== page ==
Perception oftentimes does not represent reality. For instance people who were taking refuge in Germany in the past two years have had a great share of representation in the media, but their collective experience of fleeing a country and migrating to a safe place became their dominant marker. The diversity of the group and, even more so their individuality was lost as they were commonly lumped into the “refugee stream”. Even though, new media creates opportunities for voices to express themselves, they mostly do not break through into the mainstream, and if they do, they mostly function as the carrier of a framed message.
In the transatlantic communication, we face similar challenges. The majority of people experience the other, German as well as US-American, society through a certain lens that excludes voices. News reports focus on current events that are deemed important by the media agencies. Adding to the inherent exclusive structure and the financial pressure of news media, minorities as well as working class people in the US and Europe are greatly underrepresented in journalism. In most cases, we do not get to hear common people’s experiences, but a representation thereof.
As we have witnessed in the last decade or so, individual accounts are more relevant than ever. People have learned to express themselves on social media, Twitter is more direct and quicker than any conventional news outlet, people in similar struggles can find transnational collaborators online, and organized transnational participation in the political process is on the horizon.
So, how can common people get in touch with other common people’s views in order to see shared experiences: good ones as in policies or communal activisms that help progress in society, or bad ones as in policies or market mechanisms that hurt communities. Shared ideas help to develop a sense of we are all in the same boat and we can make a difference if we work together.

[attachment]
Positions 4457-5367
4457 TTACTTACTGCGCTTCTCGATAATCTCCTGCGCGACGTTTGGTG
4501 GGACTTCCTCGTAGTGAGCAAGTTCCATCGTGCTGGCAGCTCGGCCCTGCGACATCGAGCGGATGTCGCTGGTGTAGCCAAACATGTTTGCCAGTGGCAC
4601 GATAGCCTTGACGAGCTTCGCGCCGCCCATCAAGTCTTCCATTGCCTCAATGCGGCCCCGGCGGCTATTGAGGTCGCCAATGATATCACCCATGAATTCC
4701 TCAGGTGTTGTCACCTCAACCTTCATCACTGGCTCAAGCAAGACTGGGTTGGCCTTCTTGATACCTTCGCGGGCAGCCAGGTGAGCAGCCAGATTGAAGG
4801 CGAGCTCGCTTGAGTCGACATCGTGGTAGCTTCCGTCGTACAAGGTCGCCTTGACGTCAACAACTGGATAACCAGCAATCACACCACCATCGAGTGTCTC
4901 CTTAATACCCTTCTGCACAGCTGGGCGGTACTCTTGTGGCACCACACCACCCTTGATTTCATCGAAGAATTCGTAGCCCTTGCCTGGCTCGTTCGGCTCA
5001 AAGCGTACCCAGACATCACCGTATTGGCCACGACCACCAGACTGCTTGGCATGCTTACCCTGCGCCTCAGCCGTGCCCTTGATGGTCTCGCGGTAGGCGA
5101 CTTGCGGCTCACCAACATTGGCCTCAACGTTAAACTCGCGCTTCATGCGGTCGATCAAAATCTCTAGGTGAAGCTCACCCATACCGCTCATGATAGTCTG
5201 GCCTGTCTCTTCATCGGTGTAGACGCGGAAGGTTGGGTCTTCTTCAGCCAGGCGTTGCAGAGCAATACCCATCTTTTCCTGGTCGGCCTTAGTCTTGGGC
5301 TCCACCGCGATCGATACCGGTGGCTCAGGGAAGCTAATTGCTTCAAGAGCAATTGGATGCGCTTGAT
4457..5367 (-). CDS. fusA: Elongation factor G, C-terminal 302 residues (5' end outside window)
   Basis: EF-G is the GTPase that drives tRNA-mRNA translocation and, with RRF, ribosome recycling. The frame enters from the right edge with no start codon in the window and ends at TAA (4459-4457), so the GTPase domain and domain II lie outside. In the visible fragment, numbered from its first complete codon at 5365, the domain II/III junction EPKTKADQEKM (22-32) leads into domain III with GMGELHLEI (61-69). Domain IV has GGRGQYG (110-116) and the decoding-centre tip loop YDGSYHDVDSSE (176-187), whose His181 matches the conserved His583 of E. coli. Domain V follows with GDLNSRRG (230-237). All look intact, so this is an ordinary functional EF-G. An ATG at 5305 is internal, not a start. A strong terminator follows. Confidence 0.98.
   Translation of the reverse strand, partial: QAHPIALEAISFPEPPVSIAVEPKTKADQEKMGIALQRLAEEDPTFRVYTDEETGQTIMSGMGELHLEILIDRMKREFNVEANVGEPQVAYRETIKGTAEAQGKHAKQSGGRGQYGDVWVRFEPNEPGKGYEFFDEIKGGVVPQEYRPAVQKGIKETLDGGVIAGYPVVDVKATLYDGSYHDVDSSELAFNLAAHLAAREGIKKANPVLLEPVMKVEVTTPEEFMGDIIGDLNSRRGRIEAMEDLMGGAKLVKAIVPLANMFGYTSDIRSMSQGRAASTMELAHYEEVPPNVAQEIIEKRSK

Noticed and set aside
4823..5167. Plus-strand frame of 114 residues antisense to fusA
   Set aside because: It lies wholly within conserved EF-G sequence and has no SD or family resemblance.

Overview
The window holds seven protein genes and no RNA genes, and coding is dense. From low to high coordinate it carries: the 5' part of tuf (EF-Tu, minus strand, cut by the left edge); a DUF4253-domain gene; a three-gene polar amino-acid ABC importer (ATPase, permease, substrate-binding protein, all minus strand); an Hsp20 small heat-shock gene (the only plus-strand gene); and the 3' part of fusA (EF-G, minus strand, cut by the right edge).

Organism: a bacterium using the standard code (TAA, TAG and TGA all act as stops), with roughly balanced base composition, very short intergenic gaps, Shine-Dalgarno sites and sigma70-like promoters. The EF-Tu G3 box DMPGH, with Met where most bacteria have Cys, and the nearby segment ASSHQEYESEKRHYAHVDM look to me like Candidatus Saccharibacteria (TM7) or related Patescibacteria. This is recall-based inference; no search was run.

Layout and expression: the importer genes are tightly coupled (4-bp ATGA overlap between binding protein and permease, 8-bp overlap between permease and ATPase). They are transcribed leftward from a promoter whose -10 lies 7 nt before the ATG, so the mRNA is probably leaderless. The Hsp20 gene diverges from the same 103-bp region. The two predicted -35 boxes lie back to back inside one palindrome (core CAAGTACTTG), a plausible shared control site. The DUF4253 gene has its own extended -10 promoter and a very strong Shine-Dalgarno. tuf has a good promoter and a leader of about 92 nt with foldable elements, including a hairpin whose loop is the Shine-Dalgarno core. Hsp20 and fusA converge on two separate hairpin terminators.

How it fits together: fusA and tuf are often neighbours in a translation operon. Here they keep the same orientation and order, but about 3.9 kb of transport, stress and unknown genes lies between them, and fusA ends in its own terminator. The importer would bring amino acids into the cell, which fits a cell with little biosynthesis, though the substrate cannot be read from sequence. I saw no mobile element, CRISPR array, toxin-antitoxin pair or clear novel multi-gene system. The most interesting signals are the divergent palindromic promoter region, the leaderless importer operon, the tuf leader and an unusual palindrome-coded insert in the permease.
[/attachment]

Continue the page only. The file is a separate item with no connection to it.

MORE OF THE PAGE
For people to experience the perspective of a person first hand, podcasts can be an effective medium. Podcasts have reached 20% of US Americans in 2016, and are growing in popularity in Germany as well, making this medium quite attractive to reach audiences looking for authentic information. Two forms of podcast can be an intriguing new form of transatlantic exchange. In interviews a certain topic can be explored with a person that either has personal or professional experience with the subject matter. As a good way to create understanding, the person’s biography can be explored, which makes the provided information interesting, authentic, and easier to understand. The alternative is a discussion across the pond – today’s technology makes it possible to confer and record the session almost seamlessly. In both cases, people of interest are persons that are mostly neglected by traditional news media, but can provide an inside perspective on a certain issue, as well as people that have had a transatlantic experience or background.
The establishment of an online transatlantic podcast network that provides a space for discussion, exchange of ideas, and networking around the topics presented in the podcasts can be an effort to grow the transatlantic community and diversify its agenda. Podcasts can offer insights to create more understanding for the experiences that inform a political and social belief system. Within this undertaking lays the opportunity to mobilize a base, first online then offline, in order to find support for stronger transatlantic ties through transnationally shared experiences of individuals as well as communities.